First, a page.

Blu-Ray Review: Lords of Dogtown

In 2001 Stacy Peralta made the documentary Dogtown and the Z-Boys. It was a very personal film for Peralta as he was one of the leading lights of the Zephyr skateboarding team. A team which took the sport of skateboarding by storm, against the backdrop of the poverty of ‘Dogtown’. Taking their influences from surfing and surf culture, the Z-Boys helped turn something of a niche interest into a multi-billion-dollar industry. Peralta joined up with director Catherine Hardwicke to make a film version of their exploits: Lords of Dogtown.

Skip Engblom (Heath Ledger) runs the Zephyr Surf Shop. He’s a local legend to young surfers Tony Alva (Victor Rasuk), Stacy Peralta (John Robinson), and Jay Adams (Emile Hirsch) whose skills buy them membership into his crew. When polyurethane wheels are delivered to the shop, it opens-up a whole new world for the boys. They can now take what they’ve learnt on the waves and apply it to skateboarding. They form the Zephyr Skateboarding Team and soon wow with their skills, but their rough and ready upbringing doesn’t go down well with the establishment. When offered a way out of poverty, they must each decide between loyalty and money.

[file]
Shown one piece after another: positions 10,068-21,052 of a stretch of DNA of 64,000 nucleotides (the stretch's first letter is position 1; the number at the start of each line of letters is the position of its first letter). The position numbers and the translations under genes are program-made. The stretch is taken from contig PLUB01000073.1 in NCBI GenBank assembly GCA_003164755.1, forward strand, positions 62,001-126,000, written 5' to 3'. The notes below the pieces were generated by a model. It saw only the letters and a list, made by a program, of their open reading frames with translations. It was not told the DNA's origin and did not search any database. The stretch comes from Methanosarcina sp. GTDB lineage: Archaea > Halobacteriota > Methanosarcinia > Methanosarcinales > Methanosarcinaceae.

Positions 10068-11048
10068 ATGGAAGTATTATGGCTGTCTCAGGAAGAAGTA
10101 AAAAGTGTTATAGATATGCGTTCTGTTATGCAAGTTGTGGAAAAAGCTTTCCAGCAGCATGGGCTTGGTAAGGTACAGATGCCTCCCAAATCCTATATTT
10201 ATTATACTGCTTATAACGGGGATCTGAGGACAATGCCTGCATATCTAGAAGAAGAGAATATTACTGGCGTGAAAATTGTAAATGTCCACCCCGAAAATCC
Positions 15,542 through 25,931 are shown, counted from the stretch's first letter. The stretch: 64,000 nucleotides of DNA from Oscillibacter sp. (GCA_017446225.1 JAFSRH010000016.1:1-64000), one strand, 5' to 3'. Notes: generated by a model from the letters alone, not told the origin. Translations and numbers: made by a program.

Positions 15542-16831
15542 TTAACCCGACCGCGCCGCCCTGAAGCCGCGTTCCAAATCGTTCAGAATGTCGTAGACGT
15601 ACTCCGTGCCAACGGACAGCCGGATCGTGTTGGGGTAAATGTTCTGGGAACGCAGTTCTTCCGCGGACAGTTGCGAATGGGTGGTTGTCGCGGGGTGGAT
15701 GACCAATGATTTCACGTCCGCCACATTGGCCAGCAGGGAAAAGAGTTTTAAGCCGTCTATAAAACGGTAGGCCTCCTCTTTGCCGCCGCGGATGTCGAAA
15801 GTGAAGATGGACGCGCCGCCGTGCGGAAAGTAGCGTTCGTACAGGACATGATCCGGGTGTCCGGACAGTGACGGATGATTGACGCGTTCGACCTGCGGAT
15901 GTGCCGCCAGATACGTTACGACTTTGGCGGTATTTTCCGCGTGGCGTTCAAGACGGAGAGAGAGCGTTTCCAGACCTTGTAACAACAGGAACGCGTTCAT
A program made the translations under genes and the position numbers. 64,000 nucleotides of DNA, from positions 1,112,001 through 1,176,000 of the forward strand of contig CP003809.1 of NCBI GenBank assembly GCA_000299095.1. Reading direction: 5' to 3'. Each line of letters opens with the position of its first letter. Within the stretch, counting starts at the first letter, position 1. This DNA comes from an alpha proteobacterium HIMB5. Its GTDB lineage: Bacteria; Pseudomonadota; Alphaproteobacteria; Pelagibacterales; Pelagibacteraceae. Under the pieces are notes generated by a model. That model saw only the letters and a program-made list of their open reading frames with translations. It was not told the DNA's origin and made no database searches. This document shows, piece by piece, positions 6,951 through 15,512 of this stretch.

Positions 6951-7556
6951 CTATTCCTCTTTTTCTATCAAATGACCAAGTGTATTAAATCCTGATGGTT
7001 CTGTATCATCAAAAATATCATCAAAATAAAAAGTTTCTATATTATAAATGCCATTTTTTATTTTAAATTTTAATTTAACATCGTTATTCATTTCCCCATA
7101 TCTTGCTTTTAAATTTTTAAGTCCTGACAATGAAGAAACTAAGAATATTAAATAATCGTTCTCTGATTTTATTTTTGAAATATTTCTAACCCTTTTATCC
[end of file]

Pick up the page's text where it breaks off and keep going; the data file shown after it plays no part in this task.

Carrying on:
Dogtown and the Z-Boys is a hard act to follow. The documentary itself paints a vivid picture of a group of teens who turned skateboarding into a punk movement. However, Hardwicke manages to capture the energy and excitement of the time whilst digging deeper into the personal stories and emotions. Lords of Dogtown is a vibrant film which captures the spirit and whirlwind success of young men swept-up in a scene.

Special Features:

  • 1080p High Definition transfer on the Blu-ray, with a progressive encode on the DVD
  • Uncensored director and cast commentary
  • Introduction to Dogtown by director Catherine Hardwicke
  • 7 featurettes about the making of the film
  • Deleted / alternate scenes
  • Blooper reel
  • Storyboard to Screen comparisons
  • Music video “Nervous Breakdown” by Rise Against

Lords of Dogtown is released on Dual Format by Eureka Entertainment today.

Previous DVD Review: Three Wishes For Cinderella
Next Incoming: The Birth of a Nation

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